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Officials missed the late, obvious fourth down pass interference penalty that would have extended Wake's game-tying/winning drive, but the Deacons blew this game earlier, after Sam Keller's awful pocket gaffe giftwrapped points for the Wake offense at the Husker 13. Poor Brett Hodges, playing okay in his first start, picked the only way to bail Keller out, throwing a terrible pick into double coverage in the end zone that negated an easy tying kick on fourth down and let the air out of the home crowd.

Otherwise, Wake might be more competitive than I had given it credit for (er, denied it credit for, actually), for two reasons that go beyond just keeping this close: one, it wasn't a turnover-driven fluke that the margin was only a field goal, like so many of Wake's wins last year - the Deacons' defense held an offense that ran for 400 in the opener to 115 on less than three-and-a-half per carry. And Wake also has a terrific weapon in wingback-type Kenneth Moore, who is some kind of blazer to average more than 14 per carry and singlehandedly keep the reverse-heavy running game afloat when regular runners Micah Andrews and Kevin Harris did very little.

• Sam "One Sleeve" Keller's favorite movies are Top Gun and Superbad, and this tells us a lot about his personality, I think. First, he's inevitably described as a "gunslinger," and has been known to emerge in public with heavily gelled hair, an image he obviously cultivates from one of the all-time cinematic paeans to cocksure bravado. I haven't seen Superbad, and I'm certain from its pedigree that it's a hilarious experience, but anyone who picks the flavor-of-the-moment that made him laugh last week very likely tends to be an impulsive, impatient sort, an optimist who looks for the immediate opportunity in all circumstances, who perhaps throws an interception that's returned for a touchdown one week and holds the ball in a passing position far away from his body even as defenders cascade over him deep in his own territory in the fourth quarter of a close game the next. Besides just not really giving a damn about movies.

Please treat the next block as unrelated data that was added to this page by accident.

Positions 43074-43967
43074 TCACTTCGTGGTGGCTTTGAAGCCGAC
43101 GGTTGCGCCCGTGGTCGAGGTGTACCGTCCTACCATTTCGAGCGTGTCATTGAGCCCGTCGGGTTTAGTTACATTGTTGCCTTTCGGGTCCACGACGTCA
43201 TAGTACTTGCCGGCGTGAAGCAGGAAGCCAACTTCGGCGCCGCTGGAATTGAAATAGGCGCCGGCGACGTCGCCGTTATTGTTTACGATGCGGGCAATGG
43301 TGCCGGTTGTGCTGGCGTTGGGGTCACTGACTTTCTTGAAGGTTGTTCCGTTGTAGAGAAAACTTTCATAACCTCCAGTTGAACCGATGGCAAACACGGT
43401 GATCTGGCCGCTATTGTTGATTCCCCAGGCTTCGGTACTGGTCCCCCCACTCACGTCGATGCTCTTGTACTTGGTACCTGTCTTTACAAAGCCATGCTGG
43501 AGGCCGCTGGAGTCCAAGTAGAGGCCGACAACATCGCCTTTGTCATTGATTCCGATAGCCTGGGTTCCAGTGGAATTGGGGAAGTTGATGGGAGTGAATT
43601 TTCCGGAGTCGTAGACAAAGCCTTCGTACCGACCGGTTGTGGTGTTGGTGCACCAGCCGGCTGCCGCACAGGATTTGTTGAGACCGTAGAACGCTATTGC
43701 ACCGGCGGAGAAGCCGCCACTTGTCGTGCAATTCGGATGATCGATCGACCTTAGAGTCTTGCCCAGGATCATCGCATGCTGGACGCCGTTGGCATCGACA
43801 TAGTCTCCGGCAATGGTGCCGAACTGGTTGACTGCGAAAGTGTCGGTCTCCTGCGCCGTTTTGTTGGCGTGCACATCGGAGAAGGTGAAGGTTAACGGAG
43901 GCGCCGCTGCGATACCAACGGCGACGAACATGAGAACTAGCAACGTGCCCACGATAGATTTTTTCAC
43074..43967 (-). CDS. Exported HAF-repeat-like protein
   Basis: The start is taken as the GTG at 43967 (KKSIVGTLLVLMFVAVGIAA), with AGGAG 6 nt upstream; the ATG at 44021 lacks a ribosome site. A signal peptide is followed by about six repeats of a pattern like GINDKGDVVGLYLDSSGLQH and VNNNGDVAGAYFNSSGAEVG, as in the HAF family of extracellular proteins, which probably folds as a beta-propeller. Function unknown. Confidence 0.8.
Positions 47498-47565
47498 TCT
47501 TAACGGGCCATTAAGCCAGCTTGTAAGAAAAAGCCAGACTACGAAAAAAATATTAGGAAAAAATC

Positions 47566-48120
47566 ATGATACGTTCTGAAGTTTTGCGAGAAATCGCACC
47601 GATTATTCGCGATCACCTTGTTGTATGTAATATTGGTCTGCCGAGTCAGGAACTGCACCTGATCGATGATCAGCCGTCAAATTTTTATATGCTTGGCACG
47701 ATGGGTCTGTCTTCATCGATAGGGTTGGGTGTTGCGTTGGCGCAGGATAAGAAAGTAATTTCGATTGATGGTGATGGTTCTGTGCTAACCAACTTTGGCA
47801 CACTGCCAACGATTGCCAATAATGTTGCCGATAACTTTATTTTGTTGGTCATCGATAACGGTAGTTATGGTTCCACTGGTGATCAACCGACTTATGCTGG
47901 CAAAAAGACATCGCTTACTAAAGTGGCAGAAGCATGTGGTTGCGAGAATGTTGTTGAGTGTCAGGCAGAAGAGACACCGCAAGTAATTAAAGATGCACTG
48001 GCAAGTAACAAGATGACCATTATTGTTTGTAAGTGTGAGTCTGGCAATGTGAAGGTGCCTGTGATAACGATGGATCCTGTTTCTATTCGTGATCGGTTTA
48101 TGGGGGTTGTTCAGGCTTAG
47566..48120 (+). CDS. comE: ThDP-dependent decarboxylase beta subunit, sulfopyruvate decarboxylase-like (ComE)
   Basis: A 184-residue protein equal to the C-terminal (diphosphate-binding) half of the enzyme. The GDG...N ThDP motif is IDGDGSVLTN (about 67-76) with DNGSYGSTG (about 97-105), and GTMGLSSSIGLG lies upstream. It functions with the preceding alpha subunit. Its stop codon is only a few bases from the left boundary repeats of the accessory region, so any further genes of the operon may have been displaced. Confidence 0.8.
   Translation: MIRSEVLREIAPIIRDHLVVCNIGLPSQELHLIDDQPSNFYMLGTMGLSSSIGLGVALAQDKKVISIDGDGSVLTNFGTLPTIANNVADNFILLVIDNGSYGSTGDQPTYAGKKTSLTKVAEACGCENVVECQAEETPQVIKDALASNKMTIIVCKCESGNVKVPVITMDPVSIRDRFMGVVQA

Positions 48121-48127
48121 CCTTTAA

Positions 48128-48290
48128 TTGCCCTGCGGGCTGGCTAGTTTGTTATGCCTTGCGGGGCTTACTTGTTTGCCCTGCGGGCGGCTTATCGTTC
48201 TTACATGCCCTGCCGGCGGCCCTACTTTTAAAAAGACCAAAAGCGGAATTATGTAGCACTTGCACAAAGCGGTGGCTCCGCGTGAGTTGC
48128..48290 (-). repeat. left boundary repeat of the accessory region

(Now watch Superbad become the next Annie Hall).

- - -
• West Virginia in the first half at Marshall: seven possessions, 118 yards, six punts. In the second half: seven possessions, 393 yards, six touchdowns.

• Colt McCoy was not particularly impressive against TCU - the Frogs' only points came directly from his two first half interceptions, and he nearly fumbled away a key possession in the third quarter - but he contined to show that intangible instinct that defines so many less dominant quarterbacks who manage to improvise their way to wins. This most evident last night on the Longhorns' go-ahead drive, when TCU end Chase Ortiz beat a double team on 3rd-and-8 and came bearing down from McCoy's blind side for an obvious sack. There was no particular reason for McCoy to step up, with no other pressure, but he either felt Ortiz in that undefinable, instinctual way or had the internal alarm ringing that time was up, and subsequently took off at the last possible millisecond to leave Ortiz improbably grasping at air at the line of scrimmage. McCoy wound up out of bounds 22 yards later, setting up a one-yard run by Vondrell McGee that kept the momentum permanently in Texas' favor.

McCoy beats you one way or another.
- - -
Not that it didn't help to have Jamaal Charles (22 carries, 134 yds., 1 TD) obliterate TCU's 20-plus game streak of holding opposing runners under 100 yards, of course. After the opening struggles with Arkansas State, Texas desperately needed that second half.

• Officiating and other rule complaints:

 - The first overtime of the Texas A&M-Fresno State game was marred by a lengthy replay that overshadowed the eventual ending. Fresno, needing a touchdown to win after allowing an A&M field goal on the first extra possession, completed a wide open pass inside the TAMU five, which looked like a certain game-winner until the receiver stretched his arm out at the goalline and lost the ball into the end zone. A&M recovered for the win, but the nearest official marked the ball out of bound at the one. Replay showed this was obviously wrong: the receiver was clearly still in-bounds when the ball came out, so either he had stretched it out beyond the line for a touchdown or - more likely - he had fumbled it away. In either case, the game was over.